“The Legend of Hercules” walks and talks like a hundred other films. Instead of striking out on his own, laboring to give the production a specialized feel with an idiosyncratic approach, Harlin settles on mimicry, cherry picking his favorite parts from similar actioners to build a familiar looking movie. The obvious influences are “300” and “Gladiator,” two sword-and-sandal films that provide the helmer with a road map of trends to follow, stripping the Hercules myth of its sense of danger and wonder, reducing the man to a pawn in a most uninteresting game of dramatic chess as characters scheme and betray, while Hebe remains a fixture of purity, devoted to her secretive boyfriend in a manner that feeds romantic elements best left alone, as they prove to be too bulky for Harlin to successfully communicate.



The cut and paste approach wounds the movie immediately, always reminding the viewer of other films instead of this one. Although he’s proven himself skilled with creating worlds (and promptly blowing them up) before, Harlin doesn’t have a true vision for “The Legend of Hercules,” mummifying the effort in CGI (environments are often absurdly artificial) to articulate ancient realms that should be built by hand, and he maintains an obsession with “speed ramping” (controlling slow motion footage) to such a degree, it almost appears as though the whole thing was created solely to demonstrate the effect.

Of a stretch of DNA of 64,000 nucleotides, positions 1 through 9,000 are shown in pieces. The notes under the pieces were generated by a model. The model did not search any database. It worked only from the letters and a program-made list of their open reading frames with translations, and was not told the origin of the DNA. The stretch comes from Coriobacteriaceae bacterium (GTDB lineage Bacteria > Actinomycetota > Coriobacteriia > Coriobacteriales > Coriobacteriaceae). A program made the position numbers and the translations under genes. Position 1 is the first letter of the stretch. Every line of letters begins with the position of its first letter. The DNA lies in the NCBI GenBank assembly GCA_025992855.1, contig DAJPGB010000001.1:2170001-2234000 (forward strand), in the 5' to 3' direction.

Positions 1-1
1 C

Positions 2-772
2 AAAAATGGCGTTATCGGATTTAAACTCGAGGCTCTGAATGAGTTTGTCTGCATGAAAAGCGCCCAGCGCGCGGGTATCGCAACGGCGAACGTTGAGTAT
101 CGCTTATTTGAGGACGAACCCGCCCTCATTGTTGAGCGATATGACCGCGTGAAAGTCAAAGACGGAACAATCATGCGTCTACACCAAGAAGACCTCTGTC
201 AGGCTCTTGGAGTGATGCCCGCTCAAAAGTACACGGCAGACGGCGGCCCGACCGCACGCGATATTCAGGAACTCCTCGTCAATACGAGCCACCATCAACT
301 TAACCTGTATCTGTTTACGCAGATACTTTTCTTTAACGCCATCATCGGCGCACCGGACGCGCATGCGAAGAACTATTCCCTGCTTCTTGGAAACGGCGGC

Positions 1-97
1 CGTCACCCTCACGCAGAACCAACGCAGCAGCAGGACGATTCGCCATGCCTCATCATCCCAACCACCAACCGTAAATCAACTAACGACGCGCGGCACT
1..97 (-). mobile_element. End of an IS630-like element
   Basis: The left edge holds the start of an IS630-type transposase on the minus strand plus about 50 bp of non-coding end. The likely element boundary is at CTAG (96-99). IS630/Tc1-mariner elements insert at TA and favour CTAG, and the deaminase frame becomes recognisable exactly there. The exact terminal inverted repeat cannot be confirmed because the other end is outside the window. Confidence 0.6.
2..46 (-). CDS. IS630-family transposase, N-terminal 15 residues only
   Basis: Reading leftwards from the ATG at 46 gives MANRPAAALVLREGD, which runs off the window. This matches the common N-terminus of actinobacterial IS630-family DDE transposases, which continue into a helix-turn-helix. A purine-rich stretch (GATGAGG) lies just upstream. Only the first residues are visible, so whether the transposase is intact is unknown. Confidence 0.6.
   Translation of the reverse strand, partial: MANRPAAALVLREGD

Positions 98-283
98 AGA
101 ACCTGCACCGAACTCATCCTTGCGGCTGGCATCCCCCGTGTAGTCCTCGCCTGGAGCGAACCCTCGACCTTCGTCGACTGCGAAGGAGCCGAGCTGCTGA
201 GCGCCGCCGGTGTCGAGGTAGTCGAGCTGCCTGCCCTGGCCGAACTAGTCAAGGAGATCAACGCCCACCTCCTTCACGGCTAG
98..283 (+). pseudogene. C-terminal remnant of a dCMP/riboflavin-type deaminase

The glossy approach has a purpose, since the screenplay is incapable of providing a reason to care about the lead character’s plight and his rise to power. Riding on narrative rails laid by other pictures, “The Legend of Hercules” is left trying to create excitement with known elements, straining to pretend this collection of leaders, soldiers, and devoted women is brand new to the world. The act isn’t convincing, though Harlin is wise to keep the feature on its feet for much of its run time. While the action is recognizable, at least it’s movement, which is exactly what this movie needs to deflect attention away from its habitual thievery.